Cheering and clapping for hate: Uganda’s anti-gay bill returns
The bill was shelved in 2010 when President Yoweri Museveni warned those advocating it that it was sensitive and would compromise Uganda’s international standing. Nonetheless, most LGBTI activists believed it would return at some point. So it wasn’t exactly a surprise when on 7 February 2012, less than two weeks after the anniversary of the murder of Ugandan activist David Kato, the Bill was re-introduced to parliament. The reception of wild cheering and clapping from MPs on hearing it tabled is frightening in its cold, bare-faced hatred of LGBTI people. Museveni, possibly in anticipation of threats of sanctions from the West, has again distanced himself from it by stating it is a private members bill and not part of the government’s legislative programme, and by insisting that it does not have the support of the cabinet. However, under the Ugandan constitution the bill has to take its course, either within parliament or in the corridors outside. As Ugandan blogger Seba Space comments, Museveni has left himself out in the cold, thanks to charges of excessive corruption, nepotism and mismanagement.
Worse to come
If anyone needed a warning of the dangers faced by LGBTI people and their allies, they need look no further than the 14 February raid by the Minister of Ethics and Integrity on an LGBTI workshop on leadership held in Entebbe. The reports in the Ugandan media that the workshop was ‘secret’ are untrue. It was held in a hotel and no-one was in hiding. Hilda Tadria, one of the workshop facilitators, reports that prior to the meeting the Ministry requested and received details of the workshop, including all training materials and the names of those invited to attend. The minister arrived, lectured everyone on morality and forcefully disbanded the meeting. He then attempted to arrest one of the activists, Kasha N Jacqueline, who fortunately managed to escape and is now in hiding, no doubt in fear of her life. Tadria writes:
‘Reflecting on what happened on Tuesday, it is quite clear to me that the Minister overstepped all boundaries of rational behaviour. But more importantly, he blatantly violated the Law. In the first instance, every Ugandan has the right to assemble, speak freely and to have an education. This was a workshop convened to conduct training in skills that every citizen is entitled to. Secondly, although the Minister even went so far as to make the laughable claim that the gathering could have been planning a military coup or was plotting to disrupt national security, there is not an iota of evidence to support either claim. But I was most shocked that the Minister asserted that the government had all the right and the power to stop any kind of gathering that was taking place anywhere in the country; what a statement of arrogance and unbridled power! I find this wholly unacceptable and unsupported by any provision in the law. It is well known that if a gathering is to be stopped, there must be reasonable grounds to do so, accompanied by the relevant legal documents, such as a court instruction or a Police order. The Hon. Minister was in possession of neither.’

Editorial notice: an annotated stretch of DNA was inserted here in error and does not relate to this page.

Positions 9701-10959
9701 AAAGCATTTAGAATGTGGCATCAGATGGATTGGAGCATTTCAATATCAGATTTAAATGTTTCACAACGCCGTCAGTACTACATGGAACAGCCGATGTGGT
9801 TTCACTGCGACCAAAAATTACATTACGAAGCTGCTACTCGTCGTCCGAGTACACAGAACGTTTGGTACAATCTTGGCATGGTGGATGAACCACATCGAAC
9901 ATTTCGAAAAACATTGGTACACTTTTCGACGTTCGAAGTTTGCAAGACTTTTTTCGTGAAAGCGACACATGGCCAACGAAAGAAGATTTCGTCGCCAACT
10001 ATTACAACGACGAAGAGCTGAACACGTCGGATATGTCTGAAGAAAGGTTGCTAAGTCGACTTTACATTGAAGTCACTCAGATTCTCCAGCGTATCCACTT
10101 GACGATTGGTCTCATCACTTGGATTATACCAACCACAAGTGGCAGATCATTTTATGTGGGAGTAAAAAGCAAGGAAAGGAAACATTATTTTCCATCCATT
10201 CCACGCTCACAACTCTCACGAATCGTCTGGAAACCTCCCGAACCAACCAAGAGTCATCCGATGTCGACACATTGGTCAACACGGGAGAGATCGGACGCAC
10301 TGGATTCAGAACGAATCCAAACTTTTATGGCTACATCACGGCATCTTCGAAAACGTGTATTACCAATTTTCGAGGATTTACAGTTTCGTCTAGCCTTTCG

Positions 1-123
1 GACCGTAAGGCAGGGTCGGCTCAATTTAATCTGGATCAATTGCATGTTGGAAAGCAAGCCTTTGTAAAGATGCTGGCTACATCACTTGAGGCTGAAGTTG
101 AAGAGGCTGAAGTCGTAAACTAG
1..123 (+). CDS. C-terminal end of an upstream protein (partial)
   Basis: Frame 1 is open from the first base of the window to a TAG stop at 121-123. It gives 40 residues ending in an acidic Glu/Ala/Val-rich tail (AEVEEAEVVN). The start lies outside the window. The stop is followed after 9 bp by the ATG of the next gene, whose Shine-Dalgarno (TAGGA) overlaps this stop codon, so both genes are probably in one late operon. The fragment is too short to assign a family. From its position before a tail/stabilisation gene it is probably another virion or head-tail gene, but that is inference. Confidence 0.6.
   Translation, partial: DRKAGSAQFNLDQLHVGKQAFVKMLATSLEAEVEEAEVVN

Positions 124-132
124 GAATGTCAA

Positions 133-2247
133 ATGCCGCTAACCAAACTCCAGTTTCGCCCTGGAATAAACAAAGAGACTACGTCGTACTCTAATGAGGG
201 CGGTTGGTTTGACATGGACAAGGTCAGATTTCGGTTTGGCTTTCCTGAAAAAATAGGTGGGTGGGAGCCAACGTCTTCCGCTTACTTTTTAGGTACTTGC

What is also contradictory and of concern regarding the Minister’s appearance is that his actions conflict with President Museveni’s claimed position that the government is not in support of the Bill. So why shut down a workshop and attempt to arrest an LGBTI activist? Clearly, Museveni and his cabinet are playing a double game and cannot in any way be trusted. So far the ‘international’ community has been silent – not a word from US Secretary of State Hillary Clinton following her Human Rights Day pronouncement that the US would ‘defend LGBT rights across the world’.
Presently the Bill is being addressed by the Legal and Parliamentary Affairs Committee, which must report back within 45 days – so we have 45 days, or less, to stop the Bill not only from passing but from ever again being resurrected.
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